A Job Well Done

Vayak-hel By :  Abigail Treu Posted On Feb 26, 2011 / 5771 | Midrash: Between the Lines

שמות רבה (וילנא) פרשה נ

ד”א ויעש בצלאל וכי בצלאל עשה לעצמו שבכל דבר ודבר הוא אומר ויעש בצלאל אלא על שנתן נפשו עליו ביותר לא קיפח הקב”ה שכרו ופרסמו הכתוב על כל דבר ודבר

Exodus Rabbah 50:4

Another explanation of “And Bezalel made”: Why does it say in connection with every single thing, ‘And Bezalel made’? Did he then make the things by himself? No; but since he performed everything with self-sacrificing devotion, God would not deprive him of his reward and mentioned his name in connection with each article.

Who gets the credit for a job well done? The work of the Tabernacle was not a solo endeavor; indeed Exodus 31:6 tells us that Oholiab ben Ahisamach and “all who are skillful” were enlisted for the undertaking. The rabbis’ populist bent seeps through the midrash here and elsewhere as the work of the Tabernacle is discussed. Just a few sections after ours, the midrash points out that “Everything that Moses made was done through others, as it says ‘The Tabernacle of the Testimony, as they were rendered according to the commandment of Moses through the service of the hands of the Levites, by the hand of Itamar, the son of Aaron the priest’” (Exodus Rabbah 51:6). A job well done deserves praise, but the rabbis are concerned lest the “little guy” be left out, and his (or her) contribution ignored. They are bothered that Bezalel’s name is mentioned repeatedly while “all who are skillful” are left in anonymity.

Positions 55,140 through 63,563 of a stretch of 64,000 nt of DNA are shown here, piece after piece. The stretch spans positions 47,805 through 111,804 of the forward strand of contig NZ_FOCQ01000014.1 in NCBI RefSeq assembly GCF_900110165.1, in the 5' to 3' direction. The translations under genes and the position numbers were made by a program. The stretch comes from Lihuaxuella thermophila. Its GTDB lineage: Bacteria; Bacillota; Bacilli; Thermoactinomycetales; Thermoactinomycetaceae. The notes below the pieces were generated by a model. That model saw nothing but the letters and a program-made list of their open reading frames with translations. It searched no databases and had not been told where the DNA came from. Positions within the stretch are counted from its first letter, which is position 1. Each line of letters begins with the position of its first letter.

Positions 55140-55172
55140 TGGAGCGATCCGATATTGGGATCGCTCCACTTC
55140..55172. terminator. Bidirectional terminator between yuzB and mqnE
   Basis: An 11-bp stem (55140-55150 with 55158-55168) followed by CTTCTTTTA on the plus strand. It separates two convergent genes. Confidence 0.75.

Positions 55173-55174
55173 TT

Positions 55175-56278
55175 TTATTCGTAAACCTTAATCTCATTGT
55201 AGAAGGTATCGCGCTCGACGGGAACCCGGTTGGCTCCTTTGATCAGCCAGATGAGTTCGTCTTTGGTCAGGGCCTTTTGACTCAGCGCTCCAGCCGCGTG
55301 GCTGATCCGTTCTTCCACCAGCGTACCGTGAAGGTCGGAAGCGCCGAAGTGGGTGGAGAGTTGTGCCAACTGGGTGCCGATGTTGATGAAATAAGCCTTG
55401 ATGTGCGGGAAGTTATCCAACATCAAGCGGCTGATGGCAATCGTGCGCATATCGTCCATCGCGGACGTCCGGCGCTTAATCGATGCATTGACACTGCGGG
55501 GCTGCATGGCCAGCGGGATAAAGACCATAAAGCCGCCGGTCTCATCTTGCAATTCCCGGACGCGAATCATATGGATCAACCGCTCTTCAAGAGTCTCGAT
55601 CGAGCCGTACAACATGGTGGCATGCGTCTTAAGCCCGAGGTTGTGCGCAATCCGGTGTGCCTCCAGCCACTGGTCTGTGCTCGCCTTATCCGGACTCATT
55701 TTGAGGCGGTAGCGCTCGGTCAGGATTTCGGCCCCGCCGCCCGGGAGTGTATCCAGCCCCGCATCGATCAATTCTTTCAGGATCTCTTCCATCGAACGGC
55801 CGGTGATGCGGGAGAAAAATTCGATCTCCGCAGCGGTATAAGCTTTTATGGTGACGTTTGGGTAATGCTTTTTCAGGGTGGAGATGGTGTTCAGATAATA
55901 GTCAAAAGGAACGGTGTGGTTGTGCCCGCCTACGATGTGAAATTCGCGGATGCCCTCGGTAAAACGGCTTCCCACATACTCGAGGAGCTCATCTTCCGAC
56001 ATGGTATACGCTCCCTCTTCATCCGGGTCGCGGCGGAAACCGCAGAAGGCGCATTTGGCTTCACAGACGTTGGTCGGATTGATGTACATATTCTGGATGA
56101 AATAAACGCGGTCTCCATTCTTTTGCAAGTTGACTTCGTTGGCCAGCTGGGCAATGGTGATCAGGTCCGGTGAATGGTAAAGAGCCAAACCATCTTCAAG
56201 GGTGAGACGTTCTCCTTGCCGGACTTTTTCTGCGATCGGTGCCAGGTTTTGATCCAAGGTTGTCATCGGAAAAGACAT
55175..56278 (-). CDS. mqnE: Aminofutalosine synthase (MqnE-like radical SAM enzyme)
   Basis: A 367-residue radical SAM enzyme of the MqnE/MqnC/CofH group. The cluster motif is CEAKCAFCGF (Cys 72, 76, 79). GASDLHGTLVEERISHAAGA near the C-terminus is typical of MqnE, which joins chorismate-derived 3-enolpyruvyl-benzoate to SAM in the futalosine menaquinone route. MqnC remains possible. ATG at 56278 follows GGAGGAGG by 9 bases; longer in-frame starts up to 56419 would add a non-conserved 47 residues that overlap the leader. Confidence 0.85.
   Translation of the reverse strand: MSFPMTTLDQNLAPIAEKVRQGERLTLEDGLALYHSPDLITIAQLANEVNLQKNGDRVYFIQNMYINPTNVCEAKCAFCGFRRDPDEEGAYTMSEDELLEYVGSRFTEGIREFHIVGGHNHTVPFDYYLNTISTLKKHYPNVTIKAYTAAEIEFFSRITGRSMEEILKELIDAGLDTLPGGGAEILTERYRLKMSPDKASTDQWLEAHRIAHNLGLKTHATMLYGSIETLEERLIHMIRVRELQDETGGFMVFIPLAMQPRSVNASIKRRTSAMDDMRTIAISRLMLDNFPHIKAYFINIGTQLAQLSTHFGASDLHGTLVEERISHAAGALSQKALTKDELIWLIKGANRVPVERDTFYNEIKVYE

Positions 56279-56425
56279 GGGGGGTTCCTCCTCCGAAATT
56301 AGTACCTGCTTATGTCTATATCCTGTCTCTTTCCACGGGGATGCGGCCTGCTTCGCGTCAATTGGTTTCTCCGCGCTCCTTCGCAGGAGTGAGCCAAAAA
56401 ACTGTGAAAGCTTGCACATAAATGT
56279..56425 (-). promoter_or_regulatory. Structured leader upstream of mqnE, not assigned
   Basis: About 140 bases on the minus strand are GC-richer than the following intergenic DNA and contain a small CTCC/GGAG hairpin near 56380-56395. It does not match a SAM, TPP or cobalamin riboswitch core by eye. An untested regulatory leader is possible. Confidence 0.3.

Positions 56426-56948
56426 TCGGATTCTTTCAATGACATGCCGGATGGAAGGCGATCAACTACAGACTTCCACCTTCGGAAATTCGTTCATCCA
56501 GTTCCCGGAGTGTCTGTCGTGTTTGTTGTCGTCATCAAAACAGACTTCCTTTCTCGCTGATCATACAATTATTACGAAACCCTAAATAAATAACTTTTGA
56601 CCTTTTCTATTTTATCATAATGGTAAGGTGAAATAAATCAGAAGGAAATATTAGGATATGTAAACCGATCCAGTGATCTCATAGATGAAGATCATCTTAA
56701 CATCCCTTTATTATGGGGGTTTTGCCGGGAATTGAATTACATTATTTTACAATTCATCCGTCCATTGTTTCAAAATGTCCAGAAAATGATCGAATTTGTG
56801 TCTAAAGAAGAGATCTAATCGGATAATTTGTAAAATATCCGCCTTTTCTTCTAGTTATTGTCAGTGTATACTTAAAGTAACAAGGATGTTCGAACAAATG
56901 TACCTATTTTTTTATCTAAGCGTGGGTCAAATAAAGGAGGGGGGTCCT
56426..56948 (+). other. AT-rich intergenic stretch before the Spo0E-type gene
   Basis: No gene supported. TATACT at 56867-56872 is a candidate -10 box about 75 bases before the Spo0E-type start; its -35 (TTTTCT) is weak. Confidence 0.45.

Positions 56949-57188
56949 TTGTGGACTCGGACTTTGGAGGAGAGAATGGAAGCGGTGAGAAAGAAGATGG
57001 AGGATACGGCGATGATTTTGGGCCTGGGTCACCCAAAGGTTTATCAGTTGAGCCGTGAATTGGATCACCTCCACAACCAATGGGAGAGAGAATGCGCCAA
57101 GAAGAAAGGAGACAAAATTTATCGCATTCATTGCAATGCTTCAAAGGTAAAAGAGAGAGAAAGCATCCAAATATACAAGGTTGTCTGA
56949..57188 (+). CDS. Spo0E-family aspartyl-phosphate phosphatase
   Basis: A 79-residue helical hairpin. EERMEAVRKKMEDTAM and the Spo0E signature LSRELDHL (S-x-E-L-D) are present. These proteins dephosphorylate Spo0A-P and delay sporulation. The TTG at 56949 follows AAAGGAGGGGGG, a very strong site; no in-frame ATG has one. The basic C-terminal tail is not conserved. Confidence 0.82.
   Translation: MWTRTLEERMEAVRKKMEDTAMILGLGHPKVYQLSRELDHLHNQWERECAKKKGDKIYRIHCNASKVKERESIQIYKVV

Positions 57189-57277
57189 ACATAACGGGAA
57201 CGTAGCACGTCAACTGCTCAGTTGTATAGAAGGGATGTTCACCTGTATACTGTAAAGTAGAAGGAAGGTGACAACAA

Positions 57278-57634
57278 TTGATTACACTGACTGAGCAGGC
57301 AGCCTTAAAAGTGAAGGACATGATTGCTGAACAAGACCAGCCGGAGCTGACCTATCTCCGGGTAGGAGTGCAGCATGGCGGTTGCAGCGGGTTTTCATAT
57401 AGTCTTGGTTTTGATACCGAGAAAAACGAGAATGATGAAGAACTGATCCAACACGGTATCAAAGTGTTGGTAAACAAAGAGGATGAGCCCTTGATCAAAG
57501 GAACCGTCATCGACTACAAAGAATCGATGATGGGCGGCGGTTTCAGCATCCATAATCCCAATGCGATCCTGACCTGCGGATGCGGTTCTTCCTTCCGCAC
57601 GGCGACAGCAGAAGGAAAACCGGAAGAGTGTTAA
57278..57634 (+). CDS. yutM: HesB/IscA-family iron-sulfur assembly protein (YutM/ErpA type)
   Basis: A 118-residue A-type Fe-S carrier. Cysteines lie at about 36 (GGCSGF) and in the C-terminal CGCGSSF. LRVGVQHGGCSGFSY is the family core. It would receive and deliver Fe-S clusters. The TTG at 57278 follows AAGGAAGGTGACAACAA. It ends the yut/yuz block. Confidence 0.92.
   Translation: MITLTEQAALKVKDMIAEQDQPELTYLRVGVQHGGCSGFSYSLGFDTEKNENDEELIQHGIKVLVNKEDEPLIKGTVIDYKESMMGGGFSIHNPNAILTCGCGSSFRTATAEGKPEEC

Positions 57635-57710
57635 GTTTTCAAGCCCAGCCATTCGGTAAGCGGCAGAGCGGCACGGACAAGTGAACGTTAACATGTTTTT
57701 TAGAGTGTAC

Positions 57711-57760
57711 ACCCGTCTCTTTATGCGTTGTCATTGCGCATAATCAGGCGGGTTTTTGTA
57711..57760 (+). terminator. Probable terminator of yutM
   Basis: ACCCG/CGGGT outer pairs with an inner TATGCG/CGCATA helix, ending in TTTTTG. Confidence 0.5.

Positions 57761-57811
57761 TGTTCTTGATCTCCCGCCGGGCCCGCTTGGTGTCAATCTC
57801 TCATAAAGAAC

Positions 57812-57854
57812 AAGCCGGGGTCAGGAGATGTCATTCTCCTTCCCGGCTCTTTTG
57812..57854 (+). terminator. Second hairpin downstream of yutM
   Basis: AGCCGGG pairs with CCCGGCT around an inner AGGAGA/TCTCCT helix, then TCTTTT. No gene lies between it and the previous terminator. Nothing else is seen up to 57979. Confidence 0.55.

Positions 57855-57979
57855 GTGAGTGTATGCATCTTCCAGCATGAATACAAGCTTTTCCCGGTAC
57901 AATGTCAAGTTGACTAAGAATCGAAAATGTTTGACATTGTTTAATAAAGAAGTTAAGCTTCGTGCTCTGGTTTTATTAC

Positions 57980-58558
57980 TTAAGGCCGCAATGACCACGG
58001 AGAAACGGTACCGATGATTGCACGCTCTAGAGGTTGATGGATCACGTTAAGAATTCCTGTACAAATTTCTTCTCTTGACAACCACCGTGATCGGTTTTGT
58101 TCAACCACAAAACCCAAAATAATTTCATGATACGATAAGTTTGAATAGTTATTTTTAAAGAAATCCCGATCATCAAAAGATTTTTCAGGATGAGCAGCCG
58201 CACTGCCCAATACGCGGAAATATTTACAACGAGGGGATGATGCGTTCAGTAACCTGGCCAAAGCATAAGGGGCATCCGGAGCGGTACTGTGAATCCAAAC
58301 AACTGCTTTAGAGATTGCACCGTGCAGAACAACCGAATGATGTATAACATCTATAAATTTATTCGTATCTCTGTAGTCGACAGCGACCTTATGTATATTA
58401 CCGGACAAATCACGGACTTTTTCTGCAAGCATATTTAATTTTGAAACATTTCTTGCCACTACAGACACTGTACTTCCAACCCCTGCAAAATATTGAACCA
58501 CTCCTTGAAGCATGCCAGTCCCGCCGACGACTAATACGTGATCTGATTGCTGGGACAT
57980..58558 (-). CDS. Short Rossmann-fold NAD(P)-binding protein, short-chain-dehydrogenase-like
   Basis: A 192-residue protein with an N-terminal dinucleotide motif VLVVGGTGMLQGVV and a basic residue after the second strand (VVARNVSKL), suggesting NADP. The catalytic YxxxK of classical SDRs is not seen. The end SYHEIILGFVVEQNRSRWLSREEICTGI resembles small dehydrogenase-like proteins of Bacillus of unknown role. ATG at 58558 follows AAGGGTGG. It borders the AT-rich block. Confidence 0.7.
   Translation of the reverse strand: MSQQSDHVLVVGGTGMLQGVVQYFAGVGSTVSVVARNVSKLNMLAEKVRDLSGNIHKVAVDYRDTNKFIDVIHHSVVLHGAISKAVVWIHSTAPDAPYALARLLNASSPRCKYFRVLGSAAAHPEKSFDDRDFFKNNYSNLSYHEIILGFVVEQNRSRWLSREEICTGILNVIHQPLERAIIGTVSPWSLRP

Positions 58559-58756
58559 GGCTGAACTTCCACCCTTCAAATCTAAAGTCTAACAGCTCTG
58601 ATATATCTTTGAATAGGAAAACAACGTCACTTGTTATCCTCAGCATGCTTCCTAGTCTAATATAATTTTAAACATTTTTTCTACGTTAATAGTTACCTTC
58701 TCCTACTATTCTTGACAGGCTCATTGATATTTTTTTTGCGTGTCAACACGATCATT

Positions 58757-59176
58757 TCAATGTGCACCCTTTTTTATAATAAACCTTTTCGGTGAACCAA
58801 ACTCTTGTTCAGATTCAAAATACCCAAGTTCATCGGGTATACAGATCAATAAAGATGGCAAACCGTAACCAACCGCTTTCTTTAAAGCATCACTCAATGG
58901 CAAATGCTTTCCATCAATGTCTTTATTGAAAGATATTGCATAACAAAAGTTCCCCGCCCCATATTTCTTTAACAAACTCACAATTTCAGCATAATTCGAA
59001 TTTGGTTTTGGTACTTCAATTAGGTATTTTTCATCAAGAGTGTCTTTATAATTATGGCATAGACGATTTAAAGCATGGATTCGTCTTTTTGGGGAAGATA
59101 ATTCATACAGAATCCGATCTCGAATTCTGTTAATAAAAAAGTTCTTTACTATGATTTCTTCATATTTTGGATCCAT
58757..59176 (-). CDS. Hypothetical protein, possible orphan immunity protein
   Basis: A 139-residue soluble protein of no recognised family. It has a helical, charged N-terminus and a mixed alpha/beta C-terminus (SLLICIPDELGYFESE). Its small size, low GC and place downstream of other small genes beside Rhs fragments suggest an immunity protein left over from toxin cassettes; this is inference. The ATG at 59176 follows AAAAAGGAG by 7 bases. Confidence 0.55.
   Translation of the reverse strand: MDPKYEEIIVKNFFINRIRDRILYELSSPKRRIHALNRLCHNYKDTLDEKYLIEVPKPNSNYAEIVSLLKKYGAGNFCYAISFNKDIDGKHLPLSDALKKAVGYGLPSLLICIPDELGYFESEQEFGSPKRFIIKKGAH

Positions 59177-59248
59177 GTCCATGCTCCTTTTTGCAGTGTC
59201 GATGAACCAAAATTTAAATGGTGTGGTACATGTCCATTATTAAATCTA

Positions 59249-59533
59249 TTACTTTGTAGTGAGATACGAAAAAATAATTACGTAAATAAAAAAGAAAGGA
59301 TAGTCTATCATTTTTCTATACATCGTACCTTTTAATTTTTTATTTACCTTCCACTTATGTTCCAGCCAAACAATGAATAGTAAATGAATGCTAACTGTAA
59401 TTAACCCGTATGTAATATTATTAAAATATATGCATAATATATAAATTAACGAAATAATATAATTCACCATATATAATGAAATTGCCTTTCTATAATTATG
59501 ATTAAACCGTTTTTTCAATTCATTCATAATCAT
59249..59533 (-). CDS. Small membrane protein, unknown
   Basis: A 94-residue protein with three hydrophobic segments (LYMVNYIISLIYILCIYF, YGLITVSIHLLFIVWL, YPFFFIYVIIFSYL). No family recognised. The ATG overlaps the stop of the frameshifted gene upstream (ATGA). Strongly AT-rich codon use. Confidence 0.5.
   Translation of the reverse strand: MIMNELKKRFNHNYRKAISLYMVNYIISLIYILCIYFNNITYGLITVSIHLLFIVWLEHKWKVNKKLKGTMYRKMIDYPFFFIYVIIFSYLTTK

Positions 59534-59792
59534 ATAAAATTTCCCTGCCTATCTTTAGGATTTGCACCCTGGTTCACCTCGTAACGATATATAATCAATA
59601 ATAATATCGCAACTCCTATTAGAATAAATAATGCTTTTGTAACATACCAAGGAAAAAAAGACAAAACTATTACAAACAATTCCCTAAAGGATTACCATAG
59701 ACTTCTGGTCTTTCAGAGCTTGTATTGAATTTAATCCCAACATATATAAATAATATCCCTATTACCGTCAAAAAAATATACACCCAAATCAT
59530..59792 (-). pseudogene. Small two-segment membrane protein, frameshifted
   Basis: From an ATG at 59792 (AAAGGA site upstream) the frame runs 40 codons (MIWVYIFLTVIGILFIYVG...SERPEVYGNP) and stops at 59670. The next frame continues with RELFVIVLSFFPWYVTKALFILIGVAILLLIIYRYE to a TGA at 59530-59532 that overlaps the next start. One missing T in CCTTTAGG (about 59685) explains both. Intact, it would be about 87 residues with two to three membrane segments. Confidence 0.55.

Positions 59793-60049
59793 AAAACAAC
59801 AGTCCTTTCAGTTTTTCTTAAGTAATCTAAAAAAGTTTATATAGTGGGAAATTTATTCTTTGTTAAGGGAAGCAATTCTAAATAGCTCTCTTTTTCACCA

The tension centers around leadership. Leadership is a difficult quality to define and here the rabbis equate it with the fact that Bezalel was נתן נפשו עליו ביותר, literally that he “gave the utmost of his soul” (translated above as “self-sacrificing devotion”). In religious terms, it seems obvious that this should be the most important trait to consider in God’s choosing and praising leaders of the community. In secular terms, too, loyalty and the self-sacrifice of hard work in tough times merit praise. But the tension that the rabbis note is everlasting, and we can all learn from the example that the rabbis put before us to remember that cooperation and the talents of many are part of any leader’s success.